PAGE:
Many societies have one sort of class system or another. Those at the top (whether it’s because of money, birth, or something else) often seem to have ‘it all,’ whether they actually do or don’t. It’s no surprise, then, that others envy them. And sometimes, it’s not even so much about money; rather, it’s the perception that those at the top think they’re better then ‘the likes of us.’ And that perception can cause a lot of resentment. Sometimes that resentment boils up, but even when it doesn’t, it can add a layer of suspense to a story, and even provide a motive for crime.
For example, in Agatha Christie’s Death on the Nile, we are introduced to wealthy heiress Linnet Ridgeway Doyle. She and her new husband Simon are taking a honeymoon cruise of the Nile when she is murdered. Hercule Poirot is on the same cruise, and he gets involved in the investigation. One strong possibility is Linnet’s former best friend Jacqueline ‘Jackie’ de Bellefort. She was engaged to Simon before he met Linnet, so she has a very strong motive. But it’s soon proven that she couldn’t have committed the crime, so Poirot has to look elsewhere for the killer. One of the other passengers, Mr. Ferguson, has strong opinions about the rich and privileged. He feels that people like Linnet Ridgeway are useless parasites on society, and they see themselves as superior. As you might guess, his views put him squarely in the picture as a possible killer. There are other Christie characters, too, that have that sort of resentment (I see you, fans of Sad Cypress and of One, Two, Buckle My Shoe).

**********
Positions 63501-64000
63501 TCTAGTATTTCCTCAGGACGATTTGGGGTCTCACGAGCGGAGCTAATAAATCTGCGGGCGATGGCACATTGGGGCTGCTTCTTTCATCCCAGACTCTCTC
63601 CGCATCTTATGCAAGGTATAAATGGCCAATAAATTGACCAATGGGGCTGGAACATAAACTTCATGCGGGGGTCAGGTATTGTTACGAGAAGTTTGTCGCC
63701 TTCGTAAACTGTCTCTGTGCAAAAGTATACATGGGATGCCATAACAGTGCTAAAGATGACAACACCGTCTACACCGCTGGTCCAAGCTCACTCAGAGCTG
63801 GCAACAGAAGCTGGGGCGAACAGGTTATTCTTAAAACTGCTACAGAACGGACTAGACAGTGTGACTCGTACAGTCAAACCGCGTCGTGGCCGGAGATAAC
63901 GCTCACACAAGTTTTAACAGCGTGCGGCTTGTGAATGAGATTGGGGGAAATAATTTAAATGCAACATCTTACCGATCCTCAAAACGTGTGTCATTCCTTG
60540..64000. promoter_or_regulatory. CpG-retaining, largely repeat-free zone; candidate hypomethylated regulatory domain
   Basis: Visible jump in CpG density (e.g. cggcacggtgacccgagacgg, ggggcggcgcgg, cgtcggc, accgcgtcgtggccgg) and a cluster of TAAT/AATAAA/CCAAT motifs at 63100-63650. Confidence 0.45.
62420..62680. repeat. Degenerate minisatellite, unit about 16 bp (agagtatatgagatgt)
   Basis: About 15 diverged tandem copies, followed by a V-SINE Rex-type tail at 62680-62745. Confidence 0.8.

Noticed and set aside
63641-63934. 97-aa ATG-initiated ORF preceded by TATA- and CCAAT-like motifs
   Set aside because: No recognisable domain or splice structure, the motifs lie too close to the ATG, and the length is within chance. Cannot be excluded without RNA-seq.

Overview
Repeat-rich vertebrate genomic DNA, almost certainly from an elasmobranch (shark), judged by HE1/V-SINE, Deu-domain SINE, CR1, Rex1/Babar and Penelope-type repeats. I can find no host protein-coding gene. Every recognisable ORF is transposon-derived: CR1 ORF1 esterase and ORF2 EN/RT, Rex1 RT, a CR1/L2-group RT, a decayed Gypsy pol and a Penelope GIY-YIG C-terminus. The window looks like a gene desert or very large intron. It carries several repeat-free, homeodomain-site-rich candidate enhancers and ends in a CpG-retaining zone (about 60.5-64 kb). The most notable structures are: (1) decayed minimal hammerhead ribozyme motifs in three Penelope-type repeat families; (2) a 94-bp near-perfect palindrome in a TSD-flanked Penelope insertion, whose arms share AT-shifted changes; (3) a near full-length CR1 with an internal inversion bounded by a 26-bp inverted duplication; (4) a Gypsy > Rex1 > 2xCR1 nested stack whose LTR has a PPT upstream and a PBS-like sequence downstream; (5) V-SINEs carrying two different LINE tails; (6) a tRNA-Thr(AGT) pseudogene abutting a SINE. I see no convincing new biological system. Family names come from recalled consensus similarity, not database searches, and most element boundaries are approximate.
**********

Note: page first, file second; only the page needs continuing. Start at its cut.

Ngaio Marsh’s The Nursing Home Murder features Sir Derek O’Callaghan MP, the British Home Secretary. He’s been receiving death threats from communist groups. What’s more, he’s had an argument with his old friend Sir John Phillips, who is his physician. The argument concerns Sir Derek’s short affair with Sir John’s scrub nurse Jane Harden, and his unkind treatment of her. In the midst of all of this, Sir Derek plans a speech in which he will propose controversial anti-anarchy legislation. A lot of people are going to be angry at the proposed law, but Sir Derek believes it necessary. He’s giving his speech when he suddenly collapses from appendicitis. He’s rushed to Sir John’s private hospital and undergoes emergency surgery. Shortly after that surgery, Sir Derek dies of what turns out to be poison. His widow calls in Sir Roderick Alleyn, and Alleyn begins the investigation. As it turns out, more than one of Sir Derek’s enemies could have killed him, and the simmering resentment against his position and power (and his beliefs) plays a part in the murder.